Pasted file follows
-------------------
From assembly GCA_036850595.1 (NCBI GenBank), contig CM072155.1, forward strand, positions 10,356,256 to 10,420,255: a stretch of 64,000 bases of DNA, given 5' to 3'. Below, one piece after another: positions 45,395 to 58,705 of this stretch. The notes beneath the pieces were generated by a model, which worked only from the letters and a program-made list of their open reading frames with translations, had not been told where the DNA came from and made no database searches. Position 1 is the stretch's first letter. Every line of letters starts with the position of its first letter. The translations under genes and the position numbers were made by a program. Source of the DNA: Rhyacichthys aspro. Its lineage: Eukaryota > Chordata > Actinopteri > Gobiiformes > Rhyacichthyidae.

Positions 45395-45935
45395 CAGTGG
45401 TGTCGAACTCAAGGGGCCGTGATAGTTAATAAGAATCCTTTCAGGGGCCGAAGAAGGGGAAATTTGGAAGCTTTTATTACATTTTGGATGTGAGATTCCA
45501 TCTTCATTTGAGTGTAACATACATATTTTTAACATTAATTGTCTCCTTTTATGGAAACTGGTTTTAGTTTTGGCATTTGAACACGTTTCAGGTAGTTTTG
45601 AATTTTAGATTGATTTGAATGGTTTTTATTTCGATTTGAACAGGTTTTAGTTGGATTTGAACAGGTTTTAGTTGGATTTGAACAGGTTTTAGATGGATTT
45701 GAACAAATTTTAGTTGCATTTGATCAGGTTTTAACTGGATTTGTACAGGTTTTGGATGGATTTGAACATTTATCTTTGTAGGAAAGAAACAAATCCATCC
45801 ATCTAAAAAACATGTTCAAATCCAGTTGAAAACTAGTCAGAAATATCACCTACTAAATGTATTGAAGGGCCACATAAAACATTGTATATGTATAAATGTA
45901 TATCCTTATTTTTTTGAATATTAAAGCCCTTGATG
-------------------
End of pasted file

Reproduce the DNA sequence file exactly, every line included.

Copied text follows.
From assembly GCA_036850595.1 (NCBI GenBank), contig CM072155.1, forward strand, positions 10,356,256 to 10,420,255: a stretch of 64,000 bases of DNA, given 5' to 3'. Below, one piece after another: positions 45,395 to 58,705 of this stretch. The notes beneath the pieces were generated by a model, which worked only from the letters and a program-made list of their open reading frames with translations, had not been told where the DNA came from and made no database searches. Position 1 is the stretch's first letter. Every line of letters starts with the position of its first letter. The translations under genes and the position numbers were made by a program. Source of the DNA: Rhyacichthys aspro. Its lineage: Eukaryota > Chordata > Actinopteri > Gobiiformes > Rhyacichthyidae.

Positions 45395-45935
45395 CAGTGG
45401 TGTCGAACTCAAGGGGCCGTGATAGTTAATAAGAATCCTTTCAGGGGCCGAAGAAGGGGAAATTTGGAAGCTTTTATTACATTTTGGATGTGAGATTCCA
45501 TCTTCATTTGAGTGTAACATACATATTTTTAACATTAATTGTCTCCTTTTATGGAAACTGGTTTTAGTTTTGGCATTTGAACACGTTTCAGGTAGTTTTG
45601 AATTTTAGATTGATTTGAATGGTTTTTATTTCGATTTGAACAGGTTTTAGTTGGATTTGAACAGGTTTTAGTTGGATTTGAACAGGTTTTAGATGGATTT
45701 GAACAAATTTTAGTTGCATTTGATCAGGTTTTAACTGGATTTGTACAGGTTTTGGATGGATTTGAACATTTATCTTTGTAGGAAAGAAACAAATCCATCC
45801 ATCTAAAAAACATGTTCAAATCCAGTTGAAAACTAGTCAGAAATATCACCTACTAAATGTATTGAAGGGCCACATAAAACATTGTATATGTATAAATGTA
45901 TATCCTTATTTTTTTGAATATTAAAGCCCTTGATG